Rifle gears up for further phases of Grand Hogback bike trail project | PostIndependent.com

Rifle gears up for further phases of Grand Hogback bike trail project

Additional funding, matching grant application approved

Gumption Trailworks owner and avid mountain biker Aaron Mattix rides a portion of the Grand Hogback Trail.
Chelsea Self / Post Independent

An ongoing expansion project slated to eventually establish 18 miles of singletrack bike trails at Rifle Arch was approved for additional funding.

Rifle City Council voted unanimously to allocate $20,000 to the Grand Hogback Bike Trail, a phased project that first broke ground in summer 2020. In addition, city council approved going after a matching $80,000 grant through Colorado Parks and Wildlife.

“The trails have received great reviews,” City Planning Director Patrick Waller said. “The city of Rifle has been very supportive of the project in the past.”

If the $80,000 grant is awarded, the city will match over an expended two-year period. The grant will be submitted by the end of September, but a decision will likely not be made until next March or April, Waller said.

The city had previously applied for a $110,000 matching grant in 2020, which wasn’t awarded.

The city of Rifle, Rifle Regional Economic Development Corp., Rifle Area Mountain Bike Organization and Roaring Fork Mountain Bike Association originally started planning the Grand Hogback Trail System a few years ago.

Since then, 7.1 miles of track and a new drive-in parking lot off Colorado Highway 13 have been constructed and open to the public.

The overall cost of the project is expected to be $290,000. The city anticipates another $50,000 and in-kind trail construction to be covered by local partners. Gumption Trail Works is the company hired to build the trails.

Meanwhile, the additional $20,000 will go toward building 1.7 more miles of trail this fall. City Manager Tommy Klein suggested the money come from the city’s Conservation Trust Fund, a fund that typically receives about $90,000 per year from revenue generated from the state lottery.

According to the city, $71,627 has so far been spent on the project. Most of the funds, however — $68,661 — have been allocated by entities outside of the city, Waller said.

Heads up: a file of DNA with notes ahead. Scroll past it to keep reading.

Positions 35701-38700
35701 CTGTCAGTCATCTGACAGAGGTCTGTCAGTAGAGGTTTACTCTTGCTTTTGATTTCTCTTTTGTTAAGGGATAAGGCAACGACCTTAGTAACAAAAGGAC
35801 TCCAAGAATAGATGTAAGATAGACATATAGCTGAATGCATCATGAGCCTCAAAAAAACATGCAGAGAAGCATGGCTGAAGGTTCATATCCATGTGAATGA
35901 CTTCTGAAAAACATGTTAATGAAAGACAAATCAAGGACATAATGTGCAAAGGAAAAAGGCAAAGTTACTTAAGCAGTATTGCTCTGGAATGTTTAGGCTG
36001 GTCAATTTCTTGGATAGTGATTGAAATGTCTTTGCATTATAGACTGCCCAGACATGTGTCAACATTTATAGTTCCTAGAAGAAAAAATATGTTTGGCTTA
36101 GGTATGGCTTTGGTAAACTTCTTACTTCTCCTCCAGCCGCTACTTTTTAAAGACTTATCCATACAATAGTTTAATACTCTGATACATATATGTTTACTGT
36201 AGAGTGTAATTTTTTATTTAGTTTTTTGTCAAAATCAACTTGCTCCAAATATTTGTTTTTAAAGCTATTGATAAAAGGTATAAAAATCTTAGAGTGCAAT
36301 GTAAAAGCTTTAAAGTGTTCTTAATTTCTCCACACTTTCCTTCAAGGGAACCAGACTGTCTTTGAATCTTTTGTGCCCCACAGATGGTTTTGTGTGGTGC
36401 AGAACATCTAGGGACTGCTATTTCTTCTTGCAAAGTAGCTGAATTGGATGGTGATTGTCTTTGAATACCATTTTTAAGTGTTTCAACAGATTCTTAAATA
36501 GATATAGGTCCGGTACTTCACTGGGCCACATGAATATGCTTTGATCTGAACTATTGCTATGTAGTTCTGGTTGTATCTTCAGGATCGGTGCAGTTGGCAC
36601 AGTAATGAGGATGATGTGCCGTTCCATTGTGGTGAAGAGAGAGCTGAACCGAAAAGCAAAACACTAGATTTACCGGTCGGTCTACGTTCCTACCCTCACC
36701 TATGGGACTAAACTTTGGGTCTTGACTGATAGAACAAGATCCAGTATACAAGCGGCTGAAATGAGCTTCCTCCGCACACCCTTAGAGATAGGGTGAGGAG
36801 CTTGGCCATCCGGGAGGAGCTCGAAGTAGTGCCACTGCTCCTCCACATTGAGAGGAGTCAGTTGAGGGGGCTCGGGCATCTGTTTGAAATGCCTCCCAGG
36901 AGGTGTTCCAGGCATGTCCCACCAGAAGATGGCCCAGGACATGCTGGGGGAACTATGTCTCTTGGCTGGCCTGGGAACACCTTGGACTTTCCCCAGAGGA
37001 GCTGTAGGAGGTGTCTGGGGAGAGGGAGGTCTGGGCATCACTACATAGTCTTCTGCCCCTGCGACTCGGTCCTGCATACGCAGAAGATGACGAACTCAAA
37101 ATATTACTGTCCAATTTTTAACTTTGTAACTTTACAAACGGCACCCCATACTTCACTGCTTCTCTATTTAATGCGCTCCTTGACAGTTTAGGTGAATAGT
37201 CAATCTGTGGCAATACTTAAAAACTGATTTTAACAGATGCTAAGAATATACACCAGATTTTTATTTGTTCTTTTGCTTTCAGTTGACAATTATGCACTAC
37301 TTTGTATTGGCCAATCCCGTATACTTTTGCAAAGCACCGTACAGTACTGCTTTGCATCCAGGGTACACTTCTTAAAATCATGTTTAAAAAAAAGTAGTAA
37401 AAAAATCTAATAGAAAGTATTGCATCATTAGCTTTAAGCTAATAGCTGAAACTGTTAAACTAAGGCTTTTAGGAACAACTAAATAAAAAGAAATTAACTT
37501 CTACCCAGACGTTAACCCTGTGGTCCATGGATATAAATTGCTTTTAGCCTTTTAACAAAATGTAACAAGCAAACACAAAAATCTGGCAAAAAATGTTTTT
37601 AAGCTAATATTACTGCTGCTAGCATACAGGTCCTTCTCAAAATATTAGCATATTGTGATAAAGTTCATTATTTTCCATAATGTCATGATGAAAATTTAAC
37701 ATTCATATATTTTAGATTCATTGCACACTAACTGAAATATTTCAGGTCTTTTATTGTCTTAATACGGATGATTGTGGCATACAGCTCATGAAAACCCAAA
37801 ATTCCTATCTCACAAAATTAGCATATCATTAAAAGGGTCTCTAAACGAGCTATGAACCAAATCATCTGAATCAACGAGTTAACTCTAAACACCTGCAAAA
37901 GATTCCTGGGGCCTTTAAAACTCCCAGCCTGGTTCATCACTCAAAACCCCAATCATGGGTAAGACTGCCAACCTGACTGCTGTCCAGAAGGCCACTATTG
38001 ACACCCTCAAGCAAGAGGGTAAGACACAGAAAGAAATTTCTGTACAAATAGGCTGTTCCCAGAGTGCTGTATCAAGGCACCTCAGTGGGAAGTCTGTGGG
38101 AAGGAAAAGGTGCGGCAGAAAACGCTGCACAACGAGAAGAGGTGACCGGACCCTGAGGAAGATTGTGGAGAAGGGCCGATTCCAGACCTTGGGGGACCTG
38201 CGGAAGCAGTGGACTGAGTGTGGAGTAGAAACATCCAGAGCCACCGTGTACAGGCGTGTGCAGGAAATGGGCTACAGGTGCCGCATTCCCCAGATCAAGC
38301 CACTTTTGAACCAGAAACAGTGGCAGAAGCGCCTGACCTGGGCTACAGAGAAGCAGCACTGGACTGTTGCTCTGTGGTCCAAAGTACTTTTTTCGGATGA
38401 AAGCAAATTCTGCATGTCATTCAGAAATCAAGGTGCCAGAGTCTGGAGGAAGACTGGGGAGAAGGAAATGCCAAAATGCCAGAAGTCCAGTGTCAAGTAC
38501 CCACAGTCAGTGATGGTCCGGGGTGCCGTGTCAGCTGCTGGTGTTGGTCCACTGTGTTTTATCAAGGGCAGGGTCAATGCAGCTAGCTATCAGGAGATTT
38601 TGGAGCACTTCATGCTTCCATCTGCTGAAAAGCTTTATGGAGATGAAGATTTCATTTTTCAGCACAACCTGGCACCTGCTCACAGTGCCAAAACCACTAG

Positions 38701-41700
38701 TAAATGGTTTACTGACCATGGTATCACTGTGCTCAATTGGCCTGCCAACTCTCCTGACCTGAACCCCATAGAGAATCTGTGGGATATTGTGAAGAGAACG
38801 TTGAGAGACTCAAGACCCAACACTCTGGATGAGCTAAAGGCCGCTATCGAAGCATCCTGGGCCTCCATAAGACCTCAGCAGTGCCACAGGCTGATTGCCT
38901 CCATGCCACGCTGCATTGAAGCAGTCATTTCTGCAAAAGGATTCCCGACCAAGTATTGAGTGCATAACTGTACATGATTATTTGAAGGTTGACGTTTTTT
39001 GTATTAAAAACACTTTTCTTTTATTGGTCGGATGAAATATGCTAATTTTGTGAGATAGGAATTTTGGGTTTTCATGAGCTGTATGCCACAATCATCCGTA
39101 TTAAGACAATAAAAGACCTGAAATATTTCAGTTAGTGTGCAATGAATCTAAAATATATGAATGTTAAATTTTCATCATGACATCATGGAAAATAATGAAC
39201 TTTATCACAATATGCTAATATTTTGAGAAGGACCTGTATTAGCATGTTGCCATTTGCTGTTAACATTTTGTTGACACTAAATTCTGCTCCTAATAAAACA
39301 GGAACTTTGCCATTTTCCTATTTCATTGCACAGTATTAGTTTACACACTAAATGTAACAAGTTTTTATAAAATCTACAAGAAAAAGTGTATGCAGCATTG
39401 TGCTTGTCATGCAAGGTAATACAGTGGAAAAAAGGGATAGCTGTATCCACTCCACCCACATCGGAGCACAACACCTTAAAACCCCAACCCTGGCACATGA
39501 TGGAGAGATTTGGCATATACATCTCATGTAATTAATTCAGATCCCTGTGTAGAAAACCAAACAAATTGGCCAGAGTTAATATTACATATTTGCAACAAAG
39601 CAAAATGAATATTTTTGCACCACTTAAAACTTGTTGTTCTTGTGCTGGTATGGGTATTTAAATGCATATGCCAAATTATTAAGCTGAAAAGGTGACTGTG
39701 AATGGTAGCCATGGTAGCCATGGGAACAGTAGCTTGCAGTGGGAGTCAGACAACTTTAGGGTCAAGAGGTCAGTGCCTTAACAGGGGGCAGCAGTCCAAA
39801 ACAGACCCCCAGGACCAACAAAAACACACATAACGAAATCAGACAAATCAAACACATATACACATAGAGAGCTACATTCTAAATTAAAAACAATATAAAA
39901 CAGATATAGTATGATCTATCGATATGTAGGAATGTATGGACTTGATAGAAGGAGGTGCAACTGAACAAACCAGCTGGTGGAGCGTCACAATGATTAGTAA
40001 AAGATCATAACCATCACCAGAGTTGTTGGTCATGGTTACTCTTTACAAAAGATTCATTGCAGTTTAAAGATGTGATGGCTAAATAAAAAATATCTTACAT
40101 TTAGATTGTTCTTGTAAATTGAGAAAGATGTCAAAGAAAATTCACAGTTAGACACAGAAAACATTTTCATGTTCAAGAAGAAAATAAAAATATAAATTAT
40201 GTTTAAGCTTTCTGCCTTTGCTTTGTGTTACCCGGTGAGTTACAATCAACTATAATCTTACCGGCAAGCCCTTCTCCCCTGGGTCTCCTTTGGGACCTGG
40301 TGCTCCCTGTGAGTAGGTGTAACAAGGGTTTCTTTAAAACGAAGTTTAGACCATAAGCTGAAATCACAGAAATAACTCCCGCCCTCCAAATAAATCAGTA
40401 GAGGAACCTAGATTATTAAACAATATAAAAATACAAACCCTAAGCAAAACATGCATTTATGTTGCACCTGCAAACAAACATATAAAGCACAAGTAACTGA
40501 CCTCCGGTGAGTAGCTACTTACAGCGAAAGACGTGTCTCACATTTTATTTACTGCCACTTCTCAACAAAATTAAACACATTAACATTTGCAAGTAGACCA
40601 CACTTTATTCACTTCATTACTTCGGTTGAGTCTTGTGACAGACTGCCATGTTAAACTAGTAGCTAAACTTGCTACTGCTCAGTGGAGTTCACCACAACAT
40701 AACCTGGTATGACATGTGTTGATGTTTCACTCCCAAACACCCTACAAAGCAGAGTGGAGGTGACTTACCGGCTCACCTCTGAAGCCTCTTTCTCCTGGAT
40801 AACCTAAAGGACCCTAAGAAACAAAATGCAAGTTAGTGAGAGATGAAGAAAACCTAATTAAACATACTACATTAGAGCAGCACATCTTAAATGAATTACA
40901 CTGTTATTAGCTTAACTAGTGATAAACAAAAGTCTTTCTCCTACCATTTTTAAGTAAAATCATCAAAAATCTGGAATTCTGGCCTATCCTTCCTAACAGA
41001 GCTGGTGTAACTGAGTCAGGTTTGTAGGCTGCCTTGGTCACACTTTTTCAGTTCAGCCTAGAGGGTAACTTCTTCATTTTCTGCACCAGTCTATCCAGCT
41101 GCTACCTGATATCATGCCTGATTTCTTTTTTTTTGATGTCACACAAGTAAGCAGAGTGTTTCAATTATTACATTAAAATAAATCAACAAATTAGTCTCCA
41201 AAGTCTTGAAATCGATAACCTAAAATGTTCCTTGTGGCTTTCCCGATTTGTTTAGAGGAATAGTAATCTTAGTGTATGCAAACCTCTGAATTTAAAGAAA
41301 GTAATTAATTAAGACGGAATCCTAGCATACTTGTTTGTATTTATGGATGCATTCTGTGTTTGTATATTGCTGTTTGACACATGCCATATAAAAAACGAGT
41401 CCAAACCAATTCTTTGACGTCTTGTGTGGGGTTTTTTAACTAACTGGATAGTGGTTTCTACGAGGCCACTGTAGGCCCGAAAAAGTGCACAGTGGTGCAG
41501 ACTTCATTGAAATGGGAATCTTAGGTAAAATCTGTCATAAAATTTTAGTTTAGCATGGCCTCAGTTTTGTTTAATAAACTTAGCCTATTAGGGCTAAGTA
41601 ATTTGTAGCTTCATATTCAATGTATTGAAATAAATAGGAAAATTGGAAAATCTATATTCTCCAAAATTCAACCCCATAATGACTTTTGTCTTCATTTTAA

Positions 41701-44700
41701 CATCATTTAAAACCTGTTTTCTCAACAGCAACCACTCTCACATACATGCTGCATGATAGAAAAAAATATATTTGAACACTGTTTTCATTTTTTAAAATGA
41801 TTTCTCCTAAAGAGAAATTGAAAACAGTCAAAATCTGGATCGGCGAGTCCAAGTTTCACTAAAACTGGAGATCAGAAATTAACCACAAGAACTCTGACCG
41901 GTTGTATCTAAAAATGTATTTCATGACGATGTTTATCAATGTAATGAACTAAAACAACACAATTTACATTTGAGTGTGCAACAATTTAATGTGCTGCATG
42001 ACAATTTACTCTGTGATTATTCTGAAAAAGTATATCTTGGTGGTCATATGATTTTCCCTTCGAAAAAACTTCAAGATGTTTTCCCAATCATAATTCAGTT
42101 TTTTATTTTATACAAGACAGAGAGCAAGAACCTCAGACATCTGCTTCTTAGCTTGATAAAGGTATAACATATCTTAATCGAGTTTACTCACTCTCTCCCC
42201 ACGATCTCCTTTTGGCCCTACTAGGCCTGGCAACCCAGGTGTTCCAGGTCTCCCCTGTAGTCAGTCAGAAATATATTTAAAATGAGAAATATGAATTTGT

“No general fund money has been spent on trails,” City Attorney Jim Neu said.

Neu also noted that an additional $25,000 will be awarded from a private foundation upon approval of the $20,000 allocation made by the city.

“So your $20,000 actually becomes $45,000 to build that trail,” he said.

RAMBO board member Erik Villasenor expressed his gratitude toward city council and city staff for devoting so much time toward the project thus far.

“Because without that support, that project just doesn’t go,” he said. “We’re left to kind of doing more volunteer building than we would like, and with your support, we’re able to bring in a professional and do the trails right the first time.”

“Over one year ago, we did not have a parking lot and we had no new trails,” he added. “So now we have a 40-car parking lot — that’s an awesome amenity with a trailhead sign and park tool station.”

Gumption Trail Works Owner Aaron Mattix said the additional 1.7 miles slated for construction this fall will expand the experience for riders.

“It’s got more larger machine built features,” he explained. “We have a few little segments of that right now, but we don’t have a continuous trail of that.”

City council member Brian Condie took a trip out to Grand Hogback recently and said he liked what he’s seen so far.

“I’ve been very impressed with how many people use that,” he said. “I think it’s a great project for the city to do.”

Reporter Ray K. Erku can be reached at 612-423-5273 or rerku@postindependent.com

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